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Comfort zone

Thursday, week 2 of my individual project. Today, I have been rather tired. For good reason!

Yesterday, I spent all morning volunteering at a local community building where Ukrainian refugee children are getting elementary schooling. This has been a project set up by one of the local elementary schools wanting to provide proper education for these refugee children. One of the local Facebook groups shared a message looking for volunteers to help out, and I was one of the first to show interest. Before I knew it, the project had started and I was scheduled for a Wednesday. More specifically, yesterday!

This is where the story becomes interesting. I personally have absolutely zero experience in working with children. I am the youngest of my family, and none of my friends has made the step into parenthood yet. The whole idea of standing in front of a class of rowdy, loud children frightens me… It truly does! I truly believe I am just not good with children, because how could I be? I have never had any experience with them!

So… Why did I decide to volunteer?
Well, the answer is quite simple. I care. I care about the well-being of those children. I care about quality education for everyone. I care about giving them an environment they feel safe in.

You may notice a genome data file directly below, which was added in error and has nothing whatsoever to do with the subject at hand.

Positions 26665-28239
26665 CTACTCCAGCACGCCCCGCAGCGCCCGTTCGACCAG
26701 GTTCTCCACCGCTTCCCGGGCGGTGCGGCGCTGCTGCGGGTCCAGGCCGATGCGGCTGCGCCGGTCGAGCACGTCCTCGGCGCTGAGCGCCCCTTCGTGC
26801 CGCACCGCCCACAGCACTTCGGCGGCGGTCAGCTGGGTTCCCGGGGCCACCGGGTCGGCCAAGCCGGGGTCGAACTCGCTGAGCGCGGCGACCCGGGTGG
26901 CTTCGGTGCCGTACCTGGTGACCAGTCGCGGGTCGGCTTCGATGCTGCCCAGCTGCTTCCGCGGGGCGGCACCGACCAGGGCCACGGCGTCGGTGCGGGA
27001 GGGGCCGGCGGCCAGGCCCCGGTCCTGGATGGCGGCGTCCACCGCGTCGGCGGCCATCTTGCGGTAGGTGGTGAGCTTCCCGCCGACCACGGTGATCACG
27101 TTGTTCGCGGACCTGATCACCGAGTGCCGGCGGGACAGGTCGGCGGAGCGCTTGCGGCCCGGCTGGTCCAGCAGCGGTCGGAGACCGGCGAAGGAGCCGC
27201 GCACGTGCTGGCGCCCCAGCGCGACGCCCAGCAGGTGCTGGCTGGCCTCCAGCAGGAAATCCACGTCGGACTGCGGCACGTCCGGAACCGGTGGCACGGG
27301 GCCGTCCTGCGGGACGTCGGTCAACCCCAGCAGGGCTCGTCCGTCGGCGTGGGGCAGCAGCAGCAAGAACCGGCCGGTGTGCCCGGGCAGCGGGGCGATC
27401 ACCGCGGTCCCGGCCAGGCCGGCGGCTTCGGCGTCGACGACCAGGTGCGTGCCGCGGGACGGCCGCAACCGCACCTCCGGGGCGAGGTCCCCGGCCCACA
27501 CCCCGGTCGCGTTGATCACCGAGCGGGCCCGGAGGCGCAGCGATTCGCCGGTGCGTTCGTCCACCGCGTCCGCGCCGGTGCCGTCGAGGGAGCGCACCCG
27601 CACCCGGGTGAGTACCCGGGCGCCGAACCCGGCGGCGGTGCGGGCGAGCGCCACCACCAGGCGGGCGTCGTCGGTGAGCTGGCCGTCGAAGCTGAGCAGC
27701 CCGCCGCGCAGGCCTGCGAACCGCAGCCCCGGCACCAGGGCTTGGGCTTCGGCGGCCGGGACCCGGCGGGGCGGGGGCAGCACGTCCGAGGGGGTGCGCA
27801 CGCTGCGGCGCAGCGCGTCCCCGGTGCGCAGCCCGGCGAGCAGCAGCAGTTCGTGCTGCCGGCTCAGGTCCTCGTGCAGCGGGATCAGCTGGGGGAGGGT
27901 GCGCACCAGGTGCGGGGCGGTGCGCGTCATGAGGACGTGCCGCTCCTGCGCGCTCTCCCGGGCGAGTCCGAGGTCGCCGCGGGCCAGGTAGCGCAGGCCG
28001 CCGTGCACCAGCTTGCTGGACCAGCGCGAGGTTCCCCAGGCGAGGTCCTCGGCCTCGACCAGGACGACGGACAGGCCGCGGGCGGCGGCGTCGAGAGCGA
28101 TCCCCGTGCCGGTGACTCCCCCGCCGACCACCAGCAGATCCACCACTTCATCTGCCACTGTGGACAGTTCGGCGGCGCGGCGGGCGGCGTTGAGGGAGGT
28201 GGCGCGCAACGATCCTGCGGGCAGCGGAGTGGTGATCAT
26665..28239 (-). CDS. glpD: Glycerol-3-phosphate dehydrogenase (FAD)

I did not volunteer to lead the class. I volunteered to help out while a teacher gives a class. I just wanted to lend a hand where I could. This is one of the few international environments that present themselves in a small town like mine, and I did not waste time to offer any help I could.

That being said, I had some proper anxiety the morning I had to leave my house to take my bike to the community building. However, there was one thought that kept popping up in my mind that helped me through it: “You are doing this to test your limits. You wish to expand your comfort zone, right? This is it! This is where you go beyond your comfort zone!”

I can proudly say this first morning was WAY beyond my comfort zone. I was left in a big group of children, one teacher, and two other volunteers. Everyone spoke Ukrainian to each other, except me… I did not speak one word Ukrainian. Yet, it was much less scary than I thought it would be. It was quite uneventful and I was able to help with basic tasks while mostly being a translator where needed.

Today, I am absolutely exhausted, as this experience was still pushing the limits of my body after the flu. However, I look back at yesterday with a smile. I pushed my boundaries and proved myself that the demons I create in my head are often way worse than the actual situation. That is some knowledge I hope to use more in the future.

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One Comment

  • Sebastiaan says:

    Lovely to hear that you decided to help, as you know you cant grow within the comfort zone. You face things even if you are scared/ have concerns I am proud that you have that character trait.

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